She was the first artist of international renown to participate in direct radio broadcasts. The 2MT station began to broadcast regular entertainment in 1922; the BBC was amalgamated in 1922 and received a Royal Charter in 1926, making it the first national broadcaster in the world, followed by Czech Radio and other European broadcasters in 1923. Radio Argentina began scheduled transmissions from the Teatro Coliseo in Buenos Aires on August 27, 1920, making its own priority claim; the station got its license on November 19, 1923. The delay was due to the lack of official Argentine licensing procedures before that date; this station continued regular broadcasting of entertainment and cultural fare for several decades. Radio in education soon followed and colleges across the U. S. began adding radio broadcasting courses to their curricula. Curry College in Milton, Massachusetts introduced one of the first broadcasting majors in 1932 when the college teamed up with WLOE in Boston to have students broadcast programs.
Broadcasting service is – according to Article 1.38 of the International Telecommunication Union´s Radio Regulations – defined as «A radiocommunication service in which the transmission are intended for direct reception by the general public. This service may include sound transmissions, television transmissions or other types of transmission.» Definitions identical to those contained in the Annexes to the Constitution and Convention of the International Telecommunication Union are marked "" or "" respectively. A radio broadcasting station is associated with wireless transmission, though in practice broadcasting transmission take place using both wires and radio waves; the point of this is that anyone with the appropriate receiving technology can receive the broadcast. In line to ITU Radio Regulations each broadcasting station shall be classified by the service in which it operates permanently or temporarily. Broadcasting by radio takes several forms; these include FM stations. There are several subtypes, namely commercial broadcasting, non-commercial educational public broadcasting and non-profit varieties as well as community radio, student-run campus radio stations, and
FM broadcasting is a method of radio broadcasting using frequency modulation technology. Invented in 1933 by American engineer Edwin Armstrong, wide-band FM is used worldwide to provide high-fidelity sound over broadcast radio. FM broadcasting is capable of better sound quality than AM broadcasting, the chief competing radio broadcasting technology, so it is used for most music broadcasts. Theoretically wideband AM can offer good sound quality, provided the reception conditions are ideal. FM radio stations use the VHF frequencies; the term "FM band" describes the frequency band in a given country, dedicated to FM broadcasting. Throughout the world, the FM broadcast band falls within the VHF part of the radio spectrum. 87.5 to 108.0 MHz is used, or some portion thereof, with few exceptions: In the former Soviet republics, some former Eastern Bloc countries, the older 65.8–74 MHz band is used. Assigned frequencies are at intervals of 30 kHz; this band, sometimes referred to as the OIRT band, is being phased out in many countries.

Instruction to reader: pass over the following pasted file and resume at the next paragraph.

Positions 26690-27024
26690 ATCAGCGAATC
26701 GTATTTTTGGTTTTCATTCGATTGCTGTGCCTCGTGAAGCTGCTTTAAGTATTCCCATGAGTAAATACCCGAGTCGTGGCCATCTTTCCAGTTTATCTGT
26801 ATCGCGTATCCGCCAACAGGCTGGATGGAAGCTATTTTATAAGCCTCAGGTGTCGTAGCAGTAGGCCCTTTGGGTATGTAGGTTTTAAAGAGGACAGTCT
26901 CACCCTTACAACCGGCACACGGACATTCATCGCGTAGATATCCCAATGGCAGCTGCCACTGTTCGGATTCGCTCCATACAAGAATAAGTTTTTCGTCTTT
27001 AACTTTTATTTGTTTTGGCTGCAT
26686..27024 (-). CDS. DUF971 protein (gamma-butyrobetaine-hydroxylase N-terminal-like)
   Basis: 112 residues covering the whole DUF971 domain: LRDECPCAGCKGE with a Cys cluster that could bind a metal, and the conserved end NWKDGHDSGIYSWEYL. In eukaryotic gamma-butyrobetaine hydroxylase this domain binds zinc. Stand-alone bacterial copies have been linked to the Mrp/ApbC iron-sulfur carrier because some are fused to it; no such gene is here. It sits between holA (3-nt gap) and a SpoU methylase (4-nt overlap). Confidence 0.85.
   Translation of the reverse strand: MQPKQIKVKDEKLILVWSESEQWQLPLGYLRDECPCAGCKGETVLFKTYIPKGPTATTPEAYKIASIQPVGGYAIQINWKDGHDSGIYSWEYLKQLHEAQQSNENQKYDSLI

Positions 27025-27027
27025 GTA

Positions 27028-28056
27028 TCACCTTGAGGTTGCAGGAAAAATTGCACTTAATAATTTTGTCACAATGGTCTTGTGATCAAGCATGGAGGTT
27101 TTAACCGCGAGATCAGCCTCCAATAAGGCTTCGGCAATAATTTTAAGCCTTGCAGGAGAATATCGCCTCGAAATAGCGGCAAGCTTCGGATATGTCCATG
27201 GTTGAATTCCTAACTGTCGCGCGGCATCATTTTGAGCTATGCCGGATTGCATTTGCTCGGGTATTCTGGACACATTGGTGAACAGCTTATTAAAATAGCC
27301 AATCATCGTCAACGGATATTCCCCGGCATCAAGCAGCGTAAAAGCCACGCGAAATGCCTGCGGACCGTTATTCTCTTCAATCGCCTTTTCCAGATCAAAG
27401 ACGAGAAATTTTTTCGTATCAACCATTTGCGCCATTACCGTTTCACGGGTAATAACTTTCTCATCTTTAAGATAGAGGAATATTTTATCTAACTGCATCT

In those countries the 87.5–108.0 MHz band is referred to as the CCIR band. In Japan, the band 76–95 MHz is used; the frequency of an FM broadcast station is an exact multiple of 100 kHz. In most of South Korea, the Americas, the Philippines and the Caribbean, only odd multiples are used. In some parts of Europe and Africa, only multiples are used. In the UK odd or are used. In Italy, multiples of 50 kHz are used. In most countries the maximum permitted frequency error is specified, the unmodulated carrier should be within 2000 Hz of the assigned frequency. There are other unusual and obsolete FM broadcasting standards in some countries, including 1, 10, 30, 74, 500, 300 kHz. However, to minimise inter-channel interference, stations operating from the same or geographically close transmitter sites tend to keep to at least a 500 kHz frequency separation when closer frequency spacing is technically permitted, with closer tunings reserved for more distantly spaced transmitters, as interfering signals are more attenuated and so have less effect on neighboring frequencies.
Frequency modulation or FM is a form of modulation which conveys information by varying the frequency of a carrier wave. With FM, frequency deviation from the assigned carrier frequency at any instant is directly proportional to the amplitude of the input signal, determining the instantaneous frequency of the transmitted signal; because transmitted FM signals use more bandwidth than AM signals, this form of modulation is used with the higher frequencies used by TV, the FM broadcast band, land mobile radio systems. The maximum frequency deviation of the carrier is specified and regulated by the licensing authorities in each country. For a stereo broadcast, the maximum permitted carrier deviation is invariably ±75 kHz, although a little higher is permitted in the United States when SCA systems are used. For a monophonic broadcast, again the most common permitted. However, some countries specify a lower value for monophonic broadcasts, such as ±50 kHz. Random noise has a triangular spectral distribution in an FM system, with the effect that noise occurs predominantly at the highest audio frequencies within the baseband.